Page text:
3) No fancy equipment or supplies, just experiment and find out what works
in your setup, that is, which plants will live.
   >     >The second route is the high-tech German style
   >     >plant tank.
   > I'm not interested in spending $$ just to have to work more!  I do love
   > the look of a great plant tank, but mine will be a fish tank.

I am hoping that, when I am rich and have tons of idle time,
I'll have the chance to play around and find a compromise
between the Dutch and German styles.  My wife has a real
hands-off philosophy, and since my interventionism is very
intermittent, for something to work for us it has to be able
to go weeks on end unattended (except for feeding).
   >     >providing.  Unfortunately, at this moment, all I have
   >     >are hygrophilia, java fern, java moss and water sprite.
   >     >These are four fundamentally unkillable plants.  Vallisneria
   >     >also falls into that category, although it seems to be
   > So I guess these will be possible starting plants for me to consider?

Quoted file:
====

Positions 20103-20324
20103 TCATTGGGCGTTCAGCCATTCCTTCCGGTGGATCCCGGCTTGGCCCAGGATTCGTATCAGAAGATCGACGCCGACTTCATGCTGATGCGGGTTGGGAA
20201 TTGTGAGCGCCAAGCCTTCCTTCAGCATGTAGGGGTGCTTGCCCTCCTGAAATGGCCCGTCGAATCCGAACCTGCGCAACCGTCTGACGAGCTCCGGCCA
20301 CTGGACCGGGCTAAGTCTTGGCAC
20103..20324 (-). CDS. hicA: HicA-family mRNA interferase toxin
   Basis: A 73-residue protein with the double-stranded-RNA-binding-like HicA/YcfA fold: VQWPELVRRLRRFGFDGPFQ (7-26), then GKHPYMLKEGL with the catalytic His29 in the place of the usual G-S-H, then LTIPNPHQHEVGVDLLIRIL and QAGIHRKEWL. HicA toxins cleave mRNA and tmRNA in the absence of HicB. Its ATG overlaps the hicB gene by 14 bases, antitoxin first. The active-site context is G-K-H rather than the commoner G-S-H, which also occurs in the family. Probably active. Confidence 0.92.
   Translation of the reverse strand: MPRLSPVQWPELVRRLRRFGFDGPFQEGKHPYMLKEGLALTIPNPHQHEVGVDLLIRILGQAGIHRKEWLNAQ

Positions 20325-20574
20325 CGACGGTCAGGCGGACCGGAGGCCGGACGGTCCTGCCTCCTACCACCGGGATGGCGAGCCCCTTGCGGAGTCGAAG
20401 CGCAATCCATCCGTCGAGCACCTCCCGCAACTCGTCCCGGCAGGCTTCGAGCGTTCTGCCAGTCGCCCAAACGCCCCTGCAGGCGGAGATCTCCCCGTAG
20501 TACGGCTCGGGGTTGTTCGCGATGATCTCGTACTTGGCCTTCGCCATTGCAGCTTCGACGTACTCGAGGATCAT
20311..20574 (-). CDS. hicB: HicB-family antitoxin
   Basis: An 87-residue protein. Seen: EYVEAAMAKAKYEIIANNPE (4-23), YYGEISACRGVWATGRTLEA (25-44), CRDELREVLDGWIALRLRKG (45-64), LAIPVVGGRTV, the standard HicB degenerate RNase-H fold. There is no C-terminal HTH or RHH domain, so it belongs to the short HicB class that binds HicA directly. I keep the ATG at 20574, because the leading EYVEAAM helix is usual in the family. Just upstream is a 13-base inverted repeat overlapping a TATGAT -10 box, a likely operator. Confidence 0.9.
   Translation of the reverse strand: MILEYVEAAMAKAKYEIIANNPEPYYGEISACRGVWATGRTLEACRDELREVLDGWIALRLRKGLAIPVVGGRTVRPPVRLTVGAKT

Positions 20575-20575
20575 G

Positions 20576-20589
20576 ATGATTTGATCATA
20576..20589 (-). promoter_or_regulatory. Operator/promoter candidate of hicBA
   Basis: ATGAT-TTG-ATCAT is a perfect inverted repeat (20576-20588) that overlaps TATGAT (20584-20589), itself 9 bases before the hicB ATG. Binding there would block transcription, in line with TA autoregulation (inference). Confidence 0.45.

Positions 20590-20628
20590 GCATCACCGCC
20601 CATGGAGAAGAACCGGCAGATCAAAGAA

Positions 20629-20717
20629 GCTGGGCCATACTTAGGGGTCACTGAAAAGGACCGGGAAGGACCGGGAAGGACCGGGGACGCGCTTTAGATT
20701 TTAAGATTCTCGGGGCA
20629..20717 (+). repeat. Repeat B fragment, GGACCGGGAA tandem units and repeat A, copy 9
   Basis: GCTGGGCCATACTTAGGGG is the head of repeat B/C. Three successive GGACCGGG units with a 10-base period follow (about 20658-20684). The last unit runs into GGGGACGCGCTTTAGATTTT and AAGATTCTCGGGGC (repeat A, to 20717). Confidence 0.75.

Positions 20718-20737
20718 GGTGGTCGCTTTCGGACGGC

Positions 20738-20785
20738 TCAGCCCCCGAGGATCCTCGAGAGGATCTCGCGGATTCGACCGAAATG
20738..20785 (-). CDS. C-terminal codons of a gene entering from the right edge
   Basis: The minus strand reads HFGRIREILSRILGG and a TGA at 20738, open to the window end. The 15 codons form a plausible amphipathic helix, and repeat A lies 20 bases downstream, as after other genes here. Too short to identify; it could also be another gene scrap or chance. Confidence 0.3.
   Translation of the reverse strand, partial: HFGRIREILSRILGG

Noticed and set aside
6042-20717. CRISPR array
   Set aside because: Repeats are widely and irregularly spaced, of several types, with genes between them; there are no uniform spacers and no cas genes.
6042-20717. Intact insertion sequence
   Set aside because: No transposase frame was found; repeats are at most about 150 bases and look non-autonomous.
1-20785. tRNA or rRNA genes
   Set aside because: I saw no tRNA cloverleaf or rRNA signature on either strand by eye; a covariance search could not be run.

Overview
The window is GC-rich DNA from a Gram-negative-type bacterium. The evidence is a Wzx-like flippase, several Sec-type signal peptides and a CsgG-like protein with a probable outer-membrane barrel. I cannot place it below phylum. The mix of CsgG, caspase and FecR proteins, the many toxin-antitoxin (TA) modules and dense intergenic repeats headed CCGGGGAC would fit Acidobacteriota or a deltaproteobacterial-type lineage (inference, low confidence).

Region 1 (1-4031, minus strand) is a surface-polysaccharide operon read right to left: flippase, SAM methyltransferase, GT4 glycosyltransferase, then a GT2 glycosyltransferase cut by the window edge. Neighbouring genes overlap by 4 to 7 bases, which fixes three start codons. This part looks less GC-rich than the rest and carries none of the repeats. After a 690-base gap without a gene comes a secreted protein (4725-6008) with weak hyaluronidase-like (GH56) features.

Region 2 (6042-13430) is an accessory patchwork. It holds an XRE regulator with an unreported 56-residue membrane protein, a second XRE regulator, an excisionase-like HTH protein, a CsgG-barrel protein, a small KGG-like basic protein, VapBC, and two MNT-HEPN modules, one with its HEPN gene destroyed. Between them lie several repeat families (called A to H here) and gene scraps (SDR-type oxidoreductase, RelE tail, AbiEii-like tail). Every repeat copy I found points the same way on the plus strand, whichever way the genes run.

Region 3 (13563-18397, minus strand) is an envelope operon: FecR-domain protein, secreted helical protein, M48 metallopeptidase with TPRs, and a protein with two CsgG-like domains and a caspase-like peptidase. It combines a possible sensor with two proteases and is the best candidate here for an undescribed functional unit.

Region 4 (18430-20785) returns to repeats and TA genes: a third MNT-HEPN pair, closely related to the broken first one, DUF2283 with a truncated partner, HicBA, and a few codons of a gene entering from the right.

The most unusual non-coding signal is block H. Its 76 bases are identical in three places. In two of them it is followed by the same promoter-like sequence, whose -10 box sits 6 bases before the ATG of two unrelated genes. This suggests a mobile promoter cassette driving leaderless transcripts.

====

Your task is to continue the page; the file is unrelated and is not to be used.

Definitely.  Java fern, especially - it is a very slow grower,
but given bright light has a knack of looking really excellent.
   > Will two 24" tubes be enough?  How about 2 18" tubes?  Do I need special
   > tubes, other than what will be provided by O'Dell or Perfecto (haven't 
   > decied yet)?

A 55g tank is 4' long, right?  Use two 48" bulbs.  That is
what we had over our cichlid tank (note the past tense - it
was sold before our last move).  The java fern did great, and
we had an excellent crop of hair algae (don't laugh - it was
really attractive, and the fish loved it as a hiding place.
Our rainbow fish laid eggs in it.).

I'm probably going to stick with the 2 2' tubes that come with the hood
included in the combo (Perfecto) or the two 18" tubes with the O'Dell.
I'll just have to find plants that agree (even if they end up being plastic
in the end!
   > Another thought I had, was to create a desert type of a feeling
   > in the tank.  That is, some nice sandstone, and dead wood from local